Close this search box.

The Ultimate 2 Day Lisbon Itinerary – Uncover most of Lisbon’s secrets

Embark on an unforgettable two-day journey through Lisbon, where each turn in its cobbled streets leads you to a new discovery, from the historic charm of Alfama to the lively pulse of Bairro Alto.
2 days in Lisbon

If you’re on a quick two-day layover like I was, you might think it’s not enough to explore Lisbon. But, trust me, it’s doable, and I’m excited to guide you through it.

My buddy, arriving from Amsterdam, and I, coming from Athens, found out firsthand. If you’re in Lisbon for just a short stop, grab a pen, and let’s dive into the must-dos of this charming city.

When planning your whirlwind two-day adventure in Lisbon, the first step is a crucial one: choosing the right neighborhood to stay in. This decision sets the tone for your entire trip.

Download – it’s a lifesaver, free and works offline – or use Google Maps. Pin all the key spots on it. Next, decide if museum-hopping is your thing or not, as it’ll shape your schedule a lot.

Kick-off your day around 9 am; that’s my preferred start time. A heads-up: I won’t be recommending restaurants – you’ll want to keep flexible with your timing. But don’t worry, the city is dotted with affordable bakeries perfect for a quick bite.

This guide is split into two parts:

  1. A two-day itinerary in Lisbon (perfect for layovers)
  2. Handy Lisbon tips: best travel times, airport transfers, accommodation, transport, dining, and costs

Lisbon is buzzing with creativity these days. It’s a haven for global creatives, boasting collaborative workspaces, trendy bars, and diverse budget-friendly options. Yet, it retains its quaint charm with cobblestone streets, tiled facades, and the melancholic strains of Fado music. It’s a metropolitan experience with a small-town feel.

Two days may not be enough to uncover all of Lisbon’s secrets, but this practical itinerary will give you a real taste of the city without breaking the bank. And here’s a pro tip: get the Lisbon Card. It grants free entry to nearly all attractions and unlimited free transport for the duration of the card. It’s worth every penny!

Lisbon in 48 Hours (Perfect for a Stopover)

Day 1 in Lisbon:

  • Start at the bustling Praça do Comércio, taking in the grandeur of the Arco Triunfal da Rua Augusta.
  • Stroll down Rua Augusta, a must-visit for me due to its vibrant atmosphere.
  • Treat yourself at Casa Portuguesa do Pastel de Bacalhau – their cod cakes are a delight.
  • Explore the historic Igreja da Sé and ascend to Castelo de São Jorge for breathtaking views.
  • Don’t miss the Miradouro Portas do Sol and Convento da Graça for more stunning vistas.
  • The Miradouro Sophia de Mello Breyner Andresen offers a unique perspective of the city.
  • Dive into history at Igreja e Museu de São Vicente de Fora and the impressive Panteão Nacional.
  • For local flavor, the Feira da Ladra market is a treasure trove.
  • The Elevador de Santa Justa is an architectural marvel, leading you to the serene Igreja e Convento do Carmo.
  • Unwind at Praça do Rossio, grab a cherry liqueur at AGinjinha, and people-watch at A Brasileira and Praça Luís de Camões.
  • Explore Rua Rosa for its nightlife, and don’t miss Mercado da Ribeira and Manteigaria for authentic Lisbon flavors.

Day 2 in Lisbon:

  • Embark on a cultural journey starting at Mosteiro dos Jerônimos, a masterpiece of architecture.
  • The Padrão dos Descobrimentos and Torre de Belém are iconic landmarks that I always recommend.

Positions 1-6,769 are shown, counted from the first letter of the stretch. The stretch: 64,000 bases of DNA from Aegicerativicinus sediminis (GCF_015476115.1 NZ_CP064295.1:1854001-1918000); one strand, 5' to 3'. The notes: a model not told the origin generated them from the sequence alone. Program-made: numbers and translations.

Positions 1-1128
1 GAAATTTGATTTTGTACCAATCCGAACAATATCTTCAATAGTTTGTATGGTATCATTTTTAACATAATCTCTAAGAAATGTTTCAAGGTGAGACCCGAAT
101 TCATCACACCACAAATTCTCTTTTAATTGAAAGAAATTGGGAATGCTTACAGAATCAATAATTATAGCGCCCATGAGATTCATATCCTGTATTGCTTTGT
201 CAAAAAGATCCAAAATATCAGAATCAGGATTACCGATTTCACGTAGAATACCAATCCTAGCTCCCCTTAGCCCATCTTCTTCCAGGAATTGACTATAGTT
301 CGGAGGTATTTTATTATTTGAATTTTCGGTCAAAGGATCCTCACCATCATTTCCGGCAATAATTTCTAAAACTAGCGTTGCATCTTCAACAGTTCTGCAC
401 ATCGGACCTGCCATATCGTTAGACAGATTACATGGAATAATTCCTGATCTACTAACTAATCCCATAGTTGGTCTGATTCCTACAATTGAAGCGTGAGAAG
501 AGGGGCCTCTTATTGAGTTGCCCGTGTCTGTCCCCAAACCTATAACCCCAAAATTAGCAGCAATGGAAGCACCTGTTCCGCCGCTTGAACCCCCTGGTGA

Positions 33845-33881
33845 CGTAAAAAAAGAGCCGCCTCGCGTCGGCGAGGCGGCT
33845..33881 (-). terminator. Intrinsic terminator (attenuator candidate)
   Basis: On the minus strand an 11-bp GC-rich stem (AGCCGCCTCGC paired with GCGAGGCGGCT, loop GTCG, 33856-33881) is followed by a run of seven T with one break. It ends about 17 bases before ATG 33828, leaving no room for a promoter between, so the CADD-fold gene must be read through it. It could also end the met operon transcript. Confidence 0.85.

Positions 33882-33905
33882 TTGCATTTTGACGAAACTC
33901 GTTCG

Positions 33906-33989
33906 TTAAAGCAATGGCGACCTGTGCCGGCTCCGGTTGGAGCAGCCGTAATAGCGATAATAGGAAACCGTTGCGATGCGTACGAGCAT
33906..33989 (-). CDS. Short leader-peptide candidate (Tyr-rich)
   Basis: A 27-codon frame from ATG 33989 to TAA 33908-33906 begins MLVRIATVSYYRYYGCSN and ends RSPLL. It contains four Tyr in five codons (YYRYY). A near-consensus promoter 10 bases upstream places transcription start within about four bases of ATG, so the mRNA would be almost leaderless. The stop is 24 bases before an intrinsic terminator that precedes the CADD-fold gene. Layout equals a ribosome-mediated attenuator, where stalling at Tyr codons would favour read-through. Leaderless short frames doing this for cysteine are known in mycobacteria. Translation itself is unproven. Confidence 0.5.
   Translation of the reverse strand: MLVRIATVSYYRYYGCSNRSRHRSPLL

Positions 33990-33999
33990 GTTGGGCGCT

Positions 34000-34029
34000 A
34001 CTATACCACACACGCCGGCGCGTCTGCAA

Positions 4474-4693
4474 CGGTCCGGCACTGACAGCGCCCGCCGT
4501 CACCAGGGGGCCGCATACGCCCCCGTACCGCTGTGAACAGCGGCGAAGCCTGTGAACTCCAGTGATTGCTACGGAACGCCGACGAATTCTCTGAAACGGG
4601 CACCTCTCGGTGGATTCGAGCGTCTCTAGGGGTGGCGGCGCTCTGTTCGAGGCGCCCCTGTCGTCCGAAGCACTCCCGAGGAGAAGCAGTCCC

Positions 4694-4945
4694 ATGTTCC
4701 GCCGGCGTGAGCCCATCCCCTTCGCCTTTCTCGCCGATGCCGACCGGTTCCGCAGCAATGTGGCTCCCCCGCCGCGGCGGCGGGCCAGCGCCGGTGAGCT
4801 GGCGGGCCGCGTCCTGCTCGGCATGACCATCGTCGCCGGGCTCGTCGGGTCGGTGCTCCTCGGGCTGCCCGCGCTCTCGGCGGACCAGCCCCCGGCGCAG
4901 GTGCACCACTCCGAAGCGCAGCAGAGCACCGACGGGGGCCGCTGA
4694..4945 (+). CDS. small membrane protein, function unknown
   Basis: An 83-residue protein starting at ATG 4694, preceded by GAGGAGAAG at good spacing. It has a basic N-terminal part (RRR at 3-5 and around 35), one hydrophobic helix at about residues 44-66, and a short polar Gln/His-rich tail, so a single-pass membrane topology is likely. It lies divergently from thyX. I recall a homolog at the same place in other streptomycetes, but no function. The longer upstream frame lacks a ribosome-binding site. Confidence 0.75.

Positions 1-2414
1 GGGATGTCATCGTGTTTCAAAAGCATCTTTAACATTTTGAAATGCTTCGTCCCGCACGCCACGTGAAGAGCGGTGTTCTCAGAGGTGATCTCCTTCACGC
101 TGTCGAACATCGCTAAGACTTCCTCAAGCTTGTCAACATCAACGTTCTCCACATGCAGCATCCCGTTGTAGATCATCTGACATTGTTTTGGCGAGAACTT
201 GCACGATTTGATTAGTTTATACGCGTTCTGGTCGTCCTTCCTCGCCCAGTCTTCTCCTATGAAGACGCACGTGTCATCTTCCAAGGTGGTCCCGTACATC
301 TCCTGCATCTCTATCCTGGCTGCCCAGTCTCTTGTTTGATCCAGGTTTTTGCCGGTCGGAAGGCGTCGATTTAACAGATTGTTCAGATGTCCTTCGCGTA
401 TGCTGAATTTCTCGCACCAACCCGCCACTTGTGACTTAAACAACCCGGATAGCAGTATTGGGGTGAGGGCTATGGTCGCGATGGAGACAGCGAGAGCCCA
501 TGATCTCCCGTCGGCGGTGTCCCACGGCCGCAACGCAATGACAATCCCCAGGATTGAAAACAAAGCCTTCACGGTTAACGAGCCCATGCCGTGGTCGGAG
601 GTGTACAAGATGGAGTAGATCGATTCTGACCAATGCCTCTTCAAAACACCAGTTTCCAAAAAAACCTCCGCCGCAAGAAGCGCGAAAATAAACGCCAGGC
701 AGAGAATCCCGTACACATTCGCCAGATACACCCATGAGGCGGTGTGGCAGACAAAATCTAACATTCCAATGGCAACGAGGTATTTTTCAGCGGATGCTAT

• Museu Coleção Berardo showcases captivating modern art.
  • A trip to Lisbon isn’t complete without tasting the famous Pastéis de Belém – trust me, they’re heavenly.
  • The Museu de Arte, Arquitetura e Tecnologia offers a contemporary twist, while LX Factory is a hub for creativity and shopping.
  • End your day marveling at the Ponte 25 de Abril, a stunning bridge that reminds me of San Francisco’s Golden Gate.

Day 1 in Lisbon (with details)

Praça do Comércio (aka Terreiro do Paço) is Lisbon's main square.
Praça do Comércio (aka Terreiro do Paço) is Lisbon's main square.

Kick-off your Lisbon adventure at Praça do Comércio, reshaped by Marquês de Pombal after the devastating 1755 earthquake. Here, you’ll find the majestic Arco Triunfal da Rua Augusta, offering a glimpse of Lisbon’s bustling pedestrian street, Rua Augusta. 

This street is a shopping paradise, hosting major international brands. While there, don’t miss the creamy cod cakes at Casa Portuguesa do Pastel de Bacalhau, perfectly paired with a glass of wine – an affordable and filling treat.

Consider wandering up to Alfama, or catch the iconic tram 28 for an easier ride. This neighborhood is a maze of narrow cobblestone streets and steep climbs. Your effort pays off when you reach Igreja da Sé, an impressive church built on a former mosque around 1150 post the Moorish expulsion.

A bit further up, Castelo de São Jorge awaits. Built by the Moors in the 11th century, this castle offers a panoramic view of the city. It’s open daily, with a reasonable 8.50 euros entrance fee.

Nearby is Miradouro Portas do Sol, offering stunning city vistas. But for a truly breathtaking view encompassing the city, river, and castle, head up to Convento da Graça at Miradouro Sophia de Mello Breyner Andresen.

On your way down, visit the Igreja e Museu de São Vicente de Fora, housing the world’s largest collection of baroque tiles. Entry is just 5 euros. The Panteão Nacional, a 16th-century church turned 20th-century mausoleum, is also worth a visit, housing the remains of famous figures. Nearby, explore Feira da Ladra, a charming antique market open from Wednesday to Monday.

1. Elevador de Santa Justa

This gothic, metallic structure offers a unique view of the city. If you have a Viva Viagem card, you can use it here without buying an additional ticket.